Epiphany

Isaiah 60:1-6, Ephesians 3:1-12, January 12, 2014

I was really, really good at math when I was in school. It came easy to me, and I enjoyed it. I did my homework, but what I really enjoyed were the extra credit problems that my teacher posted every day on the bulletin board. They were hard and I found the challenge really satisfying. I was a good math student…until calculus came along in 12th grade. Something about calculus just didn’t click with me. Part of my problem was that I couldn’t picture a lot of the problems we were supposed to solve. I remember being baffled by the idea that one could calculate the volume of a curve rotated around an axis—and I seem to remember that the same curve rotated around a different axis would produce a different answer. I still can’t picture that. Possibly I had it all wrong and have had it all wrong all these years. What I remember about calculus was that I had to study. Doing homework just wasn’t sufficient anymore. I had to work and apply myself to get calculus. I can remember the struggle, but also the feeling of satisfaction, even triumph, when the answer I calculated matched the correct answer. It was an “aha moment” when everything clicked. I expect everyone has known “aha moments,” when something suddenly makes sense in a new way. Perhaps a shift in perspective or the addition of a new bit of information helps makes everything clear. Sometimes this happens when you’re doing a jigsaw puzzle—getting one piece leads to a cascade of other pieces fitting together and you can hardly put them in fast enough. I do crossword puzzles and the same thing happens sometimes, just getting one answer—or figuring out the theme of the puzzle—makes everything clear and easy. There’s a real satisfaction in reaching breakthroughs like that. It’s the satisfaction, the feeling of accomplishment, that keeps people doing puzzles.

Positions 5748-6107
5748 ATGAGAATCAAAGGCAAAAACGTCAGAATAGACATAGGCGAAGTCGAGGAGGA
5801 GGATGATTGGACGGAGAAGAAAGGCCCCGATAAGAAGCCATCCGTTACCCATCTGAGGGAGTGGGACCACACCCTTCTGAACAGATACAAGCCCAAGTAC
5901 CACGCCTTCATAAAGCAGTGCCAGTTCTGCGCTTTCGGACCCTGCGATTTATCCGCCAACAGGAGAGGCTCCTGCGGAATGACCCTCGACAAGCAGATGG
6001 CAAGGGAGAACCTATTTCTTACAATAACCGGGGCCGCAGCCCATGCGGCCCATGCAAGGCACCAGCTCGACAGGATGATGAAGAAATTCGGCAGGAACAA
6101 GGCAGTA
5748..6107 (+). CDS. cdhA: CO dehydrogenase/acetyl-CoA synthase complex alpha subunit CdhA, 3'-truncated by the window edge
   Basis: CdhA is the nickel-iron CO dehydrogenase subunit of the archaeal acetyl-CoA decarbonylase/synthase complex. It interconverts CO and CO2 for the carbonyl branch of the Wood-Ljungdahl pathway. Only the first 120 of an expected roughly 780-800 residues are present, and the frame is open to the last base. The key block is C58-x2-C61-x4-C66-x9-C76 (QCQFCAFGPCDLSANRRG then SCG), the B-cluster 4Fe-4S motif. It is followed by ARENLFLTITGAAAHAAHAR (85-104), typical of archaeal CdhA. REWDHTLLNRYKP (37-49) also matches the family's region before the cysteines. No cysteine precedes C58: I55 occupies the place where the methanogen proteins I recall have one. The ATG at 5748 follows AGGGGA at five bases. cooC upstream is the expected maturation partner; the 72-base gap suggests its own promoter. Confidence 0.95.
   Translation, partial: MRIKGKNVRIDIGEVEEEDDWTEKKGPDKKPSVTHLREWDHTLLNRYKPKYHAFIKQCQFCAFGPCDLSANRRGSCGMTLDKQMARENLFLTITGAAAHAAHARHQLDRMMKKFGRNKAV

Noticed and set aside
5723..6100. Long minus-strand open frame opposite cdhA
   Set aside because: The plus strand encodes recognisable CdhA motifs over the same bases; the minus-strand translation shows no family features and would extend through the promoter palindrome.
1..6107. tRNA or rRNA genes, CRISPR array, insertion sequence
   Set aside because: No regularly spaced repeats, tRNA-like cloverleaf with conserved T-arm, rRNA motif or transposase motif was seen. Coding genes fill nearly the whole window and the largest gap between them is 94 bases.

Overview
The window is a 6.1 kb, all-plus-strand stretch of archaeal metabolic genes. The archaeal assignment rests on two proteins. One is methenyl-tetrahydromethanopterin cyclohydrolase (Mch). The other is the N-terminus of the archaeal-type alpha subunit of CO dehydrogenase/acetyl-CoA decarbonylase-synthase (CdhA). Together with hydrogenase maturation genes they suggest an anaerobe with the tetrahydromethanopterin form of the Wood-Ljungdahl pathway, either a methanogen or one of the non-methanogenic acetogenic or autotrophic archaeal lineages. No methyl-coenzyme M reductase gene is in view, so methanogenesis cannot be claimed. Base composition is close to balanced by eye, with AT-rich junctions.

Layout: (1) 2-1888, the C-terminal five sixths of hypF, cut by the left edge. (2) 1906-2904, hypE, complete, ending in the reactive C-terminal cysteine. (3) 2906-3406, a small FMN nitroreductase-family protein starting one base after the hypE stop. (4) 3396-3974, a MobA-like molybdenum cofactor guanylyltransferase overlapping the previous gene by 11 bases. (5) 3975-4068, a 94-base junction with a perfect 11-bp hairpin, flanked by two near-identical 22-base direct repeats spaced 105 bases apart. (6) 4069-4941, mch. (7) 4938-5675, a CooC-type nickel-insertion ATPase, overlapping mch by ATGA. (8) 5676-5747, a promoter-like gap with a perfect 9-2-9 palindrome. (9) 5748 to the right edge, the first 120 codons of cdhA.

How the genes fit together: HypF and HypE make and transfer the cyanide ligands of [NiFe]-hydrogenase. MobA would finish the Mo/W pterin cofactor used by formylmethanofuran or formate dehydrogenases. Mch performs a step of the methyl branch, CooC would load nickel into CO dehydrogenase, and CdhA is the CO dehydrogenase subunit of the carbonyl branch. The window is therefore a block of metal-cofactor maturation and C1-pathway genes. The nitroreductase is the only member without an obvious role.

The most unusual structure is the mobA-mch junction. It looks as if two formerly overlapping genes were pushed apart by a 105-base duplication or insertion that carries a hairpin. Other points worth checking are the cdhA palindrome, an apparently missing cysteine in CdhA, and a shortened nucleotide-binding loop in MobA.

When I started college I was in a special major that combined mathematics with the social sciences. I thought this was a good fit for me, and it was, until the second term when calculus was the math portion of the major. Once again, I just couldn’t picture what was going on—and once we started doing problems in “n-space” and “n” was greater than 3, that is we were working in five or seven or ten dimensions, it was too much. I found that I had to work again, really apply myself. I remember a couple “aha moments,” but I realized something about my aha moments—they came at completely unpredictable times. I could spend an hour laboring over a problem or two before I got the right answer and saw how things worked, or I could spend ten minutes. I might spend a lot of time on calculus and not make any progress. Suddenly that made calculus different from all my other classes. If I spent two hours studying psychology, say, I’d learn twice as much as if I spent one hour on it. This was the same for all my other classes. More time meant more understanding; and more understanding meant a better grade. Calculus just didn’t give me the same return on my investment of time. Oh, and it was really hard.

I’m sure I’m looking at my experience in the math classroom from more than 30 years ago with some rose-colored glasses, and probably making a public excuse for dropping out of the math program I spent two quarters in all those years ago, as much as I loved those aha moments, of sudden clarity and understanding, I couldn’t make them happen, they occurred in their own sweet time.

Another word for “aha moment” is epiphany. And epiphany is the name of the church festival we’re observing today. I want to explain this idea this morning, it’s really important, not just to Christians, I’m pretty sure adherents of all faiths have a word for this experience something like epiphany. We would have had the Christmas tree up in the sanctuary this morning if we didn't need to move the piano. There are still a few poinsettias. Christmas is a season in the church, a season that runs from sundown on December 24 until January 6. Those are the 12 days of Christmas. I think it’s ironic that so many people get excited about decorating for Christmas, so many people embody the song, “We Need a Little Christmas Now,” but it seems like these same people take their Christmas trees down before New Years and stop playing Christmas music December 25. We take a little more time with Christmas here, and especially this year, we’re extending the Christmas season six days by observing Epiphany today. This is all a long way of saying don’t feel guilty if you still have your tree up!